This all became clearer when I sat down with the musicians in the Pozar at Bursa. One of their number seemed particularly keen to meet me: ‘ I am a violinist too…if you can play the violin, then you can play the Saz. ‘ He handed me long necked instruments and a plectrum. The Saz iw strung with wire strings grouped in pairs, like a mandolin, tuned in unison. Colin Huehns, the Royal Academy of Music’s resident Erh? ‘guru’, pointed out to me that the move from organic to metal strings in the 20th century western music was mirrored by like technological developments in eastern instruments. Traditionally, the Erh? would have been strung with woven silk, which, whilst light on the fingers, is almost impossible to tune exactly. Perhaps the Saz on the most westerly reach of the Seidenbahn had also originally been strung thus. However, its similarity to the Neapolitan mandolin gave me a moment’s pause. At the end of the 18th century, the great Mandolin virtuosi, in particular Beethoven’s friend Krumpholtz, were already stringing their double-strung lutes with brass; perhaps the introduction of wire strings also came to the Saz at around about the same time.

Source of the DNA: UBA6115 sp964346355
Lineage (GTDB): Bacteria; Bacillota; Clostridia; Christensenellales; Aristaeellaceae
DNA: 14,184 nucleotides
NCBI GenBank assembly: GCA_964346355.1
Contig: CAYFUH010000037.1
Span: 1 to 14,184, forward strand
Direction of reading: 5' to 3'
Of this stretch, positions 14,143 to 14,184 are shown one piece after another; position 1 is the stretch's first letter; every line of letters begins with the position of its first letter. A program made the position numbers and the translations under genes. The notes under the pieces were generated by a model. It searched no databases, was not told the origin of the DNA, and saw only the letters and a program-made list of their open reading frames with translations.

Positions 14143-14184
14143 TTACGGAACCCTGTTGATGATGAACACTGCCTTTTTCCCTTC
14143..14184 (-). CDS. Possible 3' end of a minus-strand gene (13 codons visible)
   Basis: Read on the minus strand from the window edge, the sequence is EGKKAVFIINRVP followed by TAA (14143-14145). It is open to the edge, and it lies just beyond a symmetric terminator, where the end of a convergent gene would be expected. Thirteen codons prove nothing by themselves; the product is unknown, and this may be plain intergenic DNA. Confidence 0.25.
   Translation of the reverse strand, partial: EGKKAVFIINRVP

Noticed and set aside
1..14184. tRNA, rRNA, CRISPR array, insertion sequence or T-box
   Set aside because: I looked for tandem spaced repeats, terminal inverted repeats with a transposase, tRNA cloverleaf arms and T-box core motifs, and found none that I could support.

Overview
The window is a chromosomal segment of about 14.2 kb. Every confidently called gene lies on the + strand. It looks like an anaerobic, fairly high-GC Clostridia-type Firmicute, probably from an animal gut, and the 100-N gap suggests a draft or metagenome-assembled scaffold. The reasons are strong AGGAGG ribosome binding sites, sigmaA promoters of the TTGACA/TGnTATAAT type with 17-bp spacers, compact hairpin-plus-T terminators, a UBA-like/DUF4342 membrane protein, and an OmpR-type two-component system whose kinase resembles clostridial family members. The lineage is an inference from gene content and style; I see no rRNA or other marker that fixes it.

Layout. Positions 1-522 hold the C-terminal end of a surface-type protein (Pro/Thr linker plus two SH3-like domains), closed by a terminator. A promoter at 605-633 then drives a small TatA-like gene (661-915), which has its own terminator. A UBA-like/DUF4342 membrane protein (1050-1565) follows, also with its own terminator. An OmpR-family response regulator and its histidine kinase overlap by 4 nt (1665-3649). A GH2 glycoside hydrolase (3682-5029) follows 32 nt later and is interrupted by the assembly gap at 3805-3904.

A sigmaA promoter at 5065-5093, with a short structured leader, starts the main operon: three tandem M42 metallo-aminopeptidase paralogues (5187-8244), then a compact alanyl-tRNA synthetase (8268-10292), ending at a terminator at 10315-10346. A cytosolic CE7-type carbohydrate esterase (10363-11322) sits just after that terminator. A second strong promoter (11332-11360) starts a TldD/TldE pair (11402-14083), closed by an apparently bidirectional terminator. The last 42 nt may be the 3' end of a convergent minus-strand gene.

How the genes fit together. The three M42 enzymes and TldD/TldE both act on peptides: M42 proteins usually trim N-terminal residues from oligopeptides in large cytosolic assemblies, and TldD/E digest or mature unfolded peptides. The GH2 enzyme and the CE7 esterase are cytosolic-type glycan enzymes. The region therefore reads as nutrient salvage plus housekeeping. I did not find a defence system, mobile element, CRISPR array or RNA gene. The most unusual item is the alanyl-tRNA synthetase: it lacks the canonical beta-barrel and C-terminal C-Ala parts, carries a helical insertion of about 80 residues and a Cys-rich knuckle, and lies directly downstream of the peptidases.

Like the Mandolin, the Saz proved to be a fretted instrument, but there the fascination increased. A western fretted instrument be it a viol. A lute of guitar is most normally now fretted in half-steps or semi-tones. It was immediately apparent to me that the frets of the Saz were somewhat subtler, laid out in a manner which would certainly tend to circumscribe the music. The frets are laid out alternating between the normal western ‘semitone’ and microtones, an approximate division of the semitone into roughly approximated to ‘quarter-tones.’  However, to my ears, these divided intervals sounded a lot more ‘colourful’ than that. So the long fingerboard was divided up thus; semitone, quartertone, quartertone, semitone, quartertone, quartertone and so on.